First held in 1895, the Women's Amateur is open to players with a USGA handicap index not exceeding 5.4. Sophia Schubert won last year's event at San Diego Country Club, while this year's tournament will be held at The Golf Club of Tennessee in Kingston Springs.

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    Stock Watch: Park rises again, under the radar

    By Ryan LavnerMarch 20, 2018, 12:48 pm

    Each week on, we’ll examine which players’ stocks and trends are rising and falling in the world of golf.


    Rory (+10%): The massive drives, the fist pumps, the unmistakable strut – McIlroy finally found the spark that he needed to play confident, aggressive golf. Bring on Augusta and his shot at history.

    Tiger (+7%): It was another forgettable end to a final round, but let’s not lose sight of the big picture: Five events into his comeback, Woods has now carded 10 consecutive rounds of par or better – all on tough tracks – and can be viewed as a legitimate threat at the Masters. Remarkable, really.

    Inbee Park (+5%): Fighting injuries and questioning whether she should retire, the Queen ‘Bee routed a top field in just her second start back. Stud.

    Bryson (+3%): When The Machine operates properly, he’s one of the best ball-strikers in the world. Yes, he’s still painfully slow, but there’s no denying his talent – his runner-up against a star-studded field should help him tremendously.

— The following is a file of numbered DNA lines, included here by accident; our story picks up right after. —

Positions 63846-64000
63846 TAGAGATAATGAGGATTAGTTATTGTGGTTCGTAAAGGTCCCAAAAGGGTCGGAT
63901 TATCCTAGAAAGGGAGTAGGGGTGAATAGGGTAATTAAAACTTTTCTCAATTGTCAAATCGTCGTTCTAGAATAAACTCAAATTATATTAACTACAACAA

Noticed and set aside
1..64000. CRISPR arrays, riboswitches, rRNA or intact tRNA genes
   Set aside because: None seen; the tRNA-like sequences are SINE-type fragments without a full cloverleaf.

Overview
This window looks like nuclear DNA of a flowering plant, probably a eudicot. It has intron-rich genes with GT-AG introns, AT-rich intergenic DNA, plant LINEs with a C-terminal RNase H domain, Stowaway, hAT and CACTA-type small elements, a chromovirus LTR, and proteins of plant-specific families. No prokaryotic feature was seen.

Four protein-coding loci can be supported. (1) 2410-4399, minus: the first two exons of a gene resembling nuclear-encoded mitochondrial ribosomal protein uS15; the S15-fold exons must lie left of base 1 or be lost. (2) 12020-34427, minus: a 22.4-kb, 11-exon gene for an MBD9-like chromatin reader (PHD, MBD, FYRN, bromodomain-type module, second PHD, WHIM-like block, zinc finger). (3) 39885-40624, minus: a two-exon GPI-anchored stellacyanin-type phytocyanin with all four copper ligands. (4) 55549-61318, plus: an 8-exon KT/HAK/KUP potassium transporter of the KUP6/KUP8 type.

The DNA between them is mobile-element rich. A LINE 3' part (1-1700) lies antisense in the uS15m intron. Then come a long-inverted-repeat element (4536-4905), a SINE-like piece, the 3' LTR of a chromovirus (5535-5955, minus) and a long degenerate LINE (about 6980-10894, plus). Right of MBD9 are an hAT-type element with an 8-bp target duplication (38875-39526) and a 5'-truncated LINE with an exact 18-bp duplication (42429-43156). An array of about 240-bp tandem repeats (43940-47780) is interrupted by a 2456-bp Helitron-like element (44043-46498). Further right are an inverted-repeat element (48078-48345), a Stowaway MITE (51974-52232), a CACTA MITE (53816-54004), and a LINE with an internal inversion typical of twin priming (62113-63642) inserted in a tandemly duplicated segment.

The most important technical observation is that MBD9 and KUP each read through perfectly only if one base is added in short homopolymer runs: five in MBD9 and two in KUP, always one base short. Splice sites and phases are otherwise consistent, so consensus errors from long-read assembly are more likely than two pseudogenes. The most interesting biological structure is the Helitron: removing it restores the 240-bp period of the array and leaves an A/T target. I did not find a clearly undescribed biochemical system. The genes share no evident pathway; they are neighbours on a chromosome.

Laura Davies (+2%): Fifty-four years old and nursing an Achilles injury, she turned back the clock with one of the coolest performances of the young season, on any tour. She’s still got tons of game.


    Henrik Stenson (-1%): Maybe he’s just destined to go winless at Bay Hill. In the past four years, he’s had three excellent chances to win there and came away empty-handed each time.

    Rickie (-2%): Hanging near the lead, Fowler closed his third round bogey-double, then shot 74 in the final round to drop out of the top 10. Sigh.  

    P-Reed (-3%): His whiny protest to a rules official about a free drop – “I guess my name needs to be Jordan Spieth” – got even juicier when the Ryder Cup partners were drawn in the same group at the Match Play. Get your popcorn ready.

    Ted Potter Jr. (-5%): His impressive victory at Pebble Beach over DJ, Phil and J-Day is looking more and more like a fluke each week. He’s now missed four consecutive cuts.

    Fan behavior (-7%): Another week, another player complaining about increasingly hostile spectators. The Tour has (frustratingly) remained quiet on the issue, but the tipping point will come when one of these dopes affects the outcome on the 72nd hole.